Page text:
A series of articles emphasizing practical
knowledge you can't find in practice guides
and interviews with experts who share
their techniques for effective and efficient
case management


How To Do It: Articles, Interviews &
Practice Tips

Articles emphasizing practical knowledge you can't find in practice guides

People Who Made A Difference
Profiles of people who changed workers' compensation law.

White Papers

Letters to the Editors

Meet the Editors
. Warren Schneider
. Marjory Harris





The Medical Manager has everything in
one place in one easy-to-use program.

Download it here

In this series, we explore organizational techniques, software and hardware that
will help you clear the mess from your desk, be more productive, and cut office
overhead. This article presents a handy, easy-to-use customized spreadsheet
that keeps track of medical issues.

If you missed previous Computer Corners:

"How to Store It, How to Find It with
downloadable folder tree and icon" click here.

"How to Work Faster, More Efficiently, and with
Lower Overhead" click here.

Case Management Adjunct,
.click here.

Does Your Case Management Program Do It All?

In the last "Computer Corner"
column, I noted that case
management databases do not do
everything you want or need to
handle your cases. You would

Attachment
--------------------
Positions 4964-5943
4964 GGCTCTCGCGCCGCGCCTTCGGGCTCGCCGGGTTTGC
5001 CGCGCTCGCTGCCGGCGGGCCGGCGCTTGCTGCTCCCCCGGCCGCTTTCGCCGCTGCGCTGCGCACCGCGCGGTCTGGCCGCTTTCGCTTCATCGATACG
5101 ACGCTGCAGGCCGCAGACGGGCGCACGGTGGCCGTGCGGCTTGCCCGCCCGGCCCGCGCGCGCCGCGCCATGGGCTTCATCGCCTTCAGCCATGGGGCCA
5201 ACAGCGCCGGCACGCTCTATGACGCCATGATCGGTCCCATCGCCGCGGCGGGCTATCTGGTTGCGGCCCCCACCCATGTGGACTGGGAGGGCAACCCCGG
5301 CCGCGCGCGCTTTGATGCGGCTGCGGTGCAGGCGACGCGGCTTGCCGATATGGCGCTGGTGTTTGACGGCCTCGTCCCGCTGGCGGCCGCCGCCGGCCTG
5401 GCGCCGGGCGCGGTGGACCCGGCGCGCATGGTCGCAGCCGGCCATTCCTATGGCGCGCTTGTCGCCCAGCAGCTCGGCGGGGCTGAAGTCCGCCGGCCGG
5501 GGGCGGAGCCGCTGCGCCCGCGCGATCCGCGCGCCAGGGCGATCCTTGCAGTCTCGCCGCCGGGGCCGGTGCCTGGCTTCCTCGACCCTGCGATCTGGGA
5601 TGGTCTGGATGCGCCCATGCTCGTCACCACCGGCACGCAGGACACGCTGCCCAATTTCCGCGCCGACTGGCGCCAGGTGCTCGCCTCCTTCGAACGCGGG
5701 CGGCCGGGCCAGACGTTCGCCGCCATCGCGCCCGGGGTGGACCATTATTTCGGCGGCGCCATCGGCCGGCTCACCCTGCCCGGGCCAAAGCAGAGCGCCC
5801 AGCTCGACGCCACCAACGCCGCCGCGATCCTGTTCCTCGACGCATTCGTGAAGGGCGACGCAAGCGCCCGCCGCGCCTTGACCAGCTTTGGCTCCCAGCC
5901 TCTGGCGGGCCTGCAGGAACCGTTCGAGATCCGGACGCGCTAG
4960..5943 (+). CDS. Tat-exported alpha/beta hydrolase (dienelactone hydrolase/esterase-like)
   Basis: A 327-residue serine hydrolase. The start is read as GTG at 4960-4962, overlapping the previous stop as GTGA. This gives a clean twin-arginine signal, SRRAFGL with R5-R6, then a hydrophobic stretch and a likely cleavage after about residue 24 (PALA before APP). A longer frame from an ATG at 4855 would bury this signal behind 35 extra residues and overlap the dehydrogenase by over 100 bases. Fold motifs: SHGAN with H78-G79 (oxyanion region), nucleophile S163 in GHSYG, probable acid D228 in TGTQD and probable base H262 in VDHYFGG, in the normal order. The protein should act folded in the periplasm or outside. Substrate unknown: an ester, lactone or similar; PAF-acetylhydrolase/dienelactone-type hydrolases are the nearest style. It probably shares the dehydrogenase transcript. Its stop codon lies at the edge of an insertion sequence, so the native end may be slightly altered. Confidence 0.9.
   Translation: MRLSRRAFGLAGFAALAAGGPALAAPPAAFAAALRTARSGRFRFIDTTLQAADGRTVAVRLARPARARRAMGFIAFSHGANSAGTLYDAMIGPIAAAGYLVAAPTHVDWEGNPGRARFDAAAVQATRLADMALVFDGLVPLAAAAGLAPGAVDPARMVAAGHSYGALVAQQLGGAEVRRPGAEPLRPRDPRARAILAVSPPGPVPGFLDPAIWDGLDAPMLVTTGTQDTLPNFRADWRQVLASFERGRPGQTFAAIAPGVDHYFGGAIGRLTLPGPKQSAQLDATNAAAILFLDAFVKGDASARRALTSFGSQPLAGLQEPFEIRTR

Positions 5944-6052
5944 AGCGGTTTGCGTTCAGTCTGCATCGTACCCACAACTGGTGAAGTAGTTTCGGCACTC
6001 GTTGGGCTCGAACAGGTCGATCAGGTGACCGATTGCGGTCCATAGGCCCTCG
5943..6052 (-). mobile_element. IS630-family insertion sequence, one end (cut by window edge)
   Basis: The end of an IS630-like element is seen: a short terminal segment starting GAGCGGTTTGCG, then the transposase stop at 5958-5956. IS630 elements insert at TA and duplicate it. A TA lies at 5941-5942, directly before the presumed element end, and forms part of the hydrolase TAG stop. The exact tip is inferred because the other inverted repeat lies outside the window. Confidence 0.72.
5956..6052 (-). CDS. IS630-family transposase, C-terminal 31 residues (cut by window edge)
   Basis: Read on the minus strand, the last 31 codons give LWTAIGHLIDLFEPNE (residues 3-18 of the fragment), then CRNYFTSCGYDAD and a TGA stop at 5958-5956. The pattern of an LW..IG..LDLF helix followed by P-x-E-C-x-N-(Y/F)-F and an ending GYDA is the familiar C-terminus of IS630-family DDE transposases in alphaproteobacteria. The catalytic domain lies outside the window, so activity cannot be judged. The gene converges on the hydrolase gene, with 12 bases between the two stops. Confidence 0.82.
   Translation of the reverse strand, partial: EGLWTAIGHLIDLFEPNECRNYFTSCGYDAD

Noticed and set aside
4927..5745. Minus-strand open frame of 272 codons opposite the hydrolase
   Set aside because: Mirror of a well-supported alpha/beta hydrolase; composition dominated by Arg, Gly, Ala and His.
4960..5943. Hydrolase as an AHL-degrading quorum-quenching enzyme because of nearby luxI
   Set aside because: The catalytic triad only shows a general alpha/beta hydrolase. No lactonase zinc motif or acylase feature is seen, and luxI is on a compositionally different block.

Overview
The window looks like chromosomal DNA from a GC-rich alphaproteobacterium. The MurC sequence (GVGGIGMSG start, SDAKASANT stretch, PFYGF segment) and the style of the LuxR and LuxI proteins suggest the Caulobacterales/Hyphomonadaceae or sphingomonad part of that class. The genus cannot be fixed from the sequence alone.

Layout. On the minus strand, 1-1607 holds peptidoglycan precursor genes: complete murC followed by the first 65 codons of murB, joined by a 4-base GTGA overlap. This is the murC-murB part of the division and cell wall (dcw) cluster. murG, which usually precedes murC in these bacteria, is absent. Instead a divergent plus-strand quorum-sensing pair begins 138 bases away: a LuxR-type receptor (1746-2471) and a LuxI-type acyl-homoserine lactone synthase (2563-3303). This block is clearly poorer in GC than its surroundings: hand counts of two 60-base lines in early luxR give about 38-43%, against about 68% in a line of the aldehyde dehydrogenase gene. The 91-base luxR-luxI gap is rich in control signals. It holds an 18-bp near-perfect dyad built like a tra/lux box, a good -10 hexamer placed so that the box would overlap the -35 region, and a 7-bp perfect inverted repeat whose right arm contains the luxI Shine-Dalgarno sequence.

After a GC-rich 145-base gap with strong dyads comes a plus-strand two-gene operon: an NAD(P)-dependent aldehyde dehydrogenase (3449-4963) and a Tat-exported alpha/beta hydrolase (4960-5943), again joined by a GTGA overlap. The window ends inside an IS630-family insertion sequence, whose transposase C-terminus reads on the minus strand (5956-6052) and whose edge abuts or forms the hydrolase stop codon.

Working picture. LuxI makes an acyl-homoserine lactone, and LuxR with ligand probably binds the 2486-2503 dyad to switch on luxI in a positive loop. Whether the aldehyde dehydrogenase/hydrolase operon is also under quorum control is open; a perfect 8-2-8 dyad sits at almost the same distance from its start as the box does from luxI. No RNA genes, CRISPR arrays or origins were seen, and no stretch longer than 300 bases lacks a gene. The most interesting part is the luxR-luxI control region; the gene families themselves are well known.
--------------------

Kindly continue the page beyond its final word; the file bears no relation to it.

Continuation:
have to add too many fields and
forms/records to display the
information, making the database
unwieldy. Because of the way that
databases store information, it is
difficult to make that information
available for other cases without
tedious and time-consuming
cutting and pasting.

SB 899 requires closer attention to the
medical issues

In 2004, we saw a sea change in handling medical
issues in California workers' compensation cases.
Reliance on the ACOEM guidelines, the use of the
AMA Guides as a starting point for evaluating
permanent disability, utilization review, medical
provider networks, evidence-based medicine
("EBM"), and restrictions on forensic evaluations
make it more important than ever that the workers'
compensation attorney be up on medical issues.

In the past, many relied on the forensic evaluators to
diagnose conditions, set forth factors of permanent
disability, and recommend medical treatment.
Because the rating schedule was largely based on
work restrictions, great detail in discussing factors
of disability was not necessary or desirable,
especially if it departed from the known standards.

Now, if you wait until you get your forensic report to
investigate the value of your case, it will probably be
too late. You need to start much earlier, carefully
considering the primary treating physician and
consultants, the kind of panel doctor to use, the
specialty of the Agreed Medical Evaluator, and what
questions to ask these doctors concerning other
conditions and side effects that may be ratable
under the new system, or may furnish a basis for
a diminished future earning capacity evaluation.


In the current climate, we really need to know much more about medical treatment and its cost, and the impact of medical conditions on earning capacity. We can no longer rely on treating doctors, medical-legal examiners, or vocational experts to give us the answers. It is too late by the time we get to them.

The Medical Manager

One solution is an easy-to-use spreadsheet that
you can tailor to your needs and incorporate into
a Case Manager workbook. In future issues, we
will be adding pages to the workbook to create a
Case Manager where you can keep the type of